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A highly engaging yet contrarian account of the spread of illiberal and anti-democratic sentiment throughout our culture that places responsibility on the citizens themselves.
Over the past two decades, citizens of democracies across the world have become angrier and angrier with each other--and with their governments. People who claim to value freedom, tolerance, and the rule of law have increasingly embraced illiberal politicians and platforms. These citizens justify their rejection of democratic norms and traditions as a protest against a cast of elite villains, including globalists, militarists, journalists, bureaucrats, intellectuals, and of course, politicians. The only people these voters do not blame for the parlous state of their own democracies is themselves. Is this just a passing moment in history, or a tide that threatens to wash away the democratic experiments of the past three centuries?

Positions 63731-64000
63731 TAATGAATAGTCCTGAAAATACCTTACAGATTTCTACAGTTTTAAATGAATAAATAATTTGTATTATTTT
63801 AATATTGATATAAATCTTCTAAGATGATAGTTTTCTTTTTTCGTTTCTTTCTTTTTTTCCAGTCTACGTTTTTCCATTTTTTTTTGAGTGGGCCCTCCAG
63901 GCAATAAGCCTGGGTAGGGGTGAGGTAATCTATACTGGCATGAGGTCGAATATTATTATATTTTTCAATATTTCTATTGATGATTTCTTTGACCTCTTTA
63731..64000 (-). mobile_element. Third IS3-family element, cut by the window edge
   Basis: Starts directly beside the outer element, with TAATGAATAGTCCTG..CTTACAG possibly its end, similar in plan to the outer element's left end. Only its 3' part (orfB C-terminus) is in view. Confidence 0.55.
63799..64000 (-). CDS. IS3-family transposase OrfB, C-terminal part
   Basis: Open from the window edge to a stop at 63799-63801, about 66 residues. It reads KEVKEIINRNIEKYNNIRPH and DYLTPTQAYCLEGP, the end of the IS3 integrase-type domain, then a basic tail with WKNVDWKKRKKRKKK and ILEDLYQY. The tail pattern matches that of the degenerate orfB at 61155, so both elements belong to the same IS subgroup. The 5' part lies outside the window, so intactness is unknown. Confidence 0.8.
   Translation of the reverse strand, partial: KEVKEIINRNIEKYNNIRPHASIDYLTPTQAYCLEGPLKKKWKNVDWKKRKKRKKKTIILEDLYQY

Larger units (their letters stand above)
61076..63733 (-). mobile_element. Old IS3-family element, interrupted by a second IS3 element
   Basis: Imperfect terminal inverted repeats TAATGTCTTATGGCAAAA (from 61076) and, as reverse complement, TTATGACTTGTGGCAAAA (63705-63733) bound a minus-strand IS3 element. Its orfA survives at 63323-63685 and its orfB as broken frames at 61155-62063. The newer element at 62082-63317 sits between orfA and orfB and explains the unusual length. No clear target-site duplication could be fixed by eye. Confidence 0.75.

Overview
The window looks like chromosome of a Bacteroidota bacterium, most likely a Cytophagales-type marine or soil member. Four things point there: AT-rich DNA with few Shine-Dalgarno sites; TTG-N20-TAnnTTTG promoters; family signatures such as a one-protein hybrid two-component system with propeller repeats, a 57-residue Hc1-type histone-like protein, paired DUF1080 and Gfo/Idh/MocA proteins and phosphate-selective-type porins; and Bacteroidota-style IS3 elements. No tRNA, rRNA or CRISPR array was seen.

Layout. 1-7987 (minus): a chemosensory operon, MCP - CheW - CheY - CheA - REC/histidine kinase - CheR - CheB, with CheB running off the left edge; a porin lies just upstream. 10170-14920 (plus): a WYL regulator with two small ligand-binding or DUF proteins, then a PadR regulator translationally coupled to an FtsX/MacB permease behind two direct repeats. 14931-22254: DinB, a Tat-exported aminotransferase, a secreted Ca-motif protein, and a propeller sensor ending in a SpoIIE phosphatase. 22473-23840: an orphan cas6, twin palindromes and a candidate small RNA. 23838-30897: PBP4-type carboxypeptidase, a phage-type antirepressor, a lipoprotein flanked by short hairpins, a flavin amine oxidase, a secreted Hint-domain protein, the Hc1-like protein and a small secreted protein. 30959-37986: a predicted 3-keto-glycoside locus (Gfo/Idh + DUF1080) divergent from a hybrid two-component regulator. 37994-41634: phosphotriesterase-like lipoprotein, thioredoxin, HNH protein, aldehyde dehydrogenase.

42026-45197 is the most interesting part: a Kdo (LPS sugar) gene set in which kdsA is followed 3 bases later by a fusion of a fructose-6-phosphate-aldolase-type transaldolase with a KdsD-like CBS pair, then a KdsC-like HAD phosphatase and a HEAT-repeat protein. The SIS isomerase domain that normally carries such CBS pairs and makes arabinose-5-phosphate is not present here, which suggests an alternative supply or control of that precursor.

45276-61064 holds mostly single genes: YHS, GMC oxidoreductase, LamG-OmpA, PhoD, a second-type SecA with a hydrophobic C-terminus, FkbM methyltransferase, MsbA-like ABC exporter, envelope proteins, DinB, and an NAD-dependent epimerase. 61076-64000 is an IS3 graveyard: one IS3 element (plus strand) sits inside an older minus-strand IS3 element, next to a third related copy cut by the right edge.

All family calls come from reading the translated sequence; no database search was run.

In Our Own Worst Enemy
, Tom Nichols challenges the current depictions of the rise of illiberal and anti-democratic movements in the United States and elsewhere as the result of the deprivations of globalization or the malign decisions of an undifferentiated elite. Rather, he places the blame for the rise of illiberalism on a different source: the people themselves. Nichols traces the illiberalism of the 21st century to the growth of unchecked narcissism, rising standards of living, global peace, and a resistance to change--all of which have been enabled by a hyper-connected internet culture of resentment. The grievances of ordinary citizens, legitimate or otherwise, are then exploited by political entrepreneurs who thrive on the creation of rage rather than on the encouragement of civic virtue and democratic cooperation. Is there any way out of this predicament? While it will be difficult, Nichols argues that first and foremost, we need to revitalize civic culture, which we can only do by resurrecting the virtues of stoicism, compromise, and cooperation. We also need to recognize how good we actually had it in the immediate pre-COVID era-the period when the trend toward illiberalism took off and accelerated.
Trenchant, contrarian, and highly engaging, Our Own Worst Enemy
reframes the debate about how democracies have ended up in this dire state of affairs.